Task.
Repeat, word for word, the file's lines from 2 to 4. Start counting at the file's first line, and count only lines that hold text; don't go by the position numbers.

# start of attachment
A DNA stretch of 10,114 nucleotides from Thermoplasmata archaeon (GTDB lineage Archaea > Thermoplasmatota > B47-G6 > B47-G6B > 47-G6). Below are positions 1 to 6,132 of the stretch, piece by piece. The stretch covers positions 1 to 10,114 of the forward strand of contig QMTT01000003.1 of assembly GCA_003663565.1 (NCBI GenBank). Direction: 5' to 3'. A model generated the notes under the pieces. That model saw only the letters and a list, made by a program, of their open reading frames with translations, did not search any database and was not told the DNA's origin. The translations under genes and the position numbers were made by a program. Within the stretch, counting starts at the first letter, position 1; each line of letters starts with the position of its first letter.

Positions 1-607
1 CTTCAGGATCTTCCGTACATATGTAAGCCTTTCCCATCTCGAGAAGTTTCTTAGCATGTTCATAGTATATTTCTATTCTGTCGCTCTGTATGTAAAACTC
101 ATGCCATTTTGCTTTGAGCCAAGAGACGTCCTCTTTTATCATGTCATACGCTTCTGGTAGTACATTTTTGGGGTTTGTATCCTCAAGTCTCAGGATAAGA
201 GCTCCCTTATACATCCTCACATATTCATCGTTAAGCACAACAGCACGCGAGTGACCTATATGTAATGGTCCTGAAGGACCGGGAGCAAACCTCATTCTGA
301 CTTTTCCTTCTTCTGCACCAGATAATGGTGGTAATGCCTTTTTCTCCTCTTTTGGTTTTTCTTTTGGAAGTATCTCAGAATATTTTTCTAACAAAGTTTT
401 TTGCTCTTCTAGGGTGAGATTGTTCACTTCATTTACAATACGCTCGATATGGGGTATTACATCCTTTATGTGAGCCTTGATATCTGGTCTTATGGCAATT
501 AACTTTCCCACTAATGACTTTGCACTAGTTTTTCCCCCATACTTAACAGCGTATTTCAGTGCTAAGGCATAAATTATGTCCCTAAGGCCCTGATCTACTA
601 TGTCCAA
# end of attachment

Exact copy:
Positions 1-607
1 CTTCAGGATCTTCCGTACATATGTAAGCCTTTCCCATCTCGAGAAGTTTCTTAGCATGTTCATAGTATATTTCTATTCTGTCGCTCTGTATGTAAAACTC
101 ATGCCATTTTGCTTTGAGCCAAGAGACGTCCTCTTTTATCATGTCATACGCTTCTGGTAGTACATTTTTGGGGTTTGTATCCTCAAGTCTCAGGATAAGA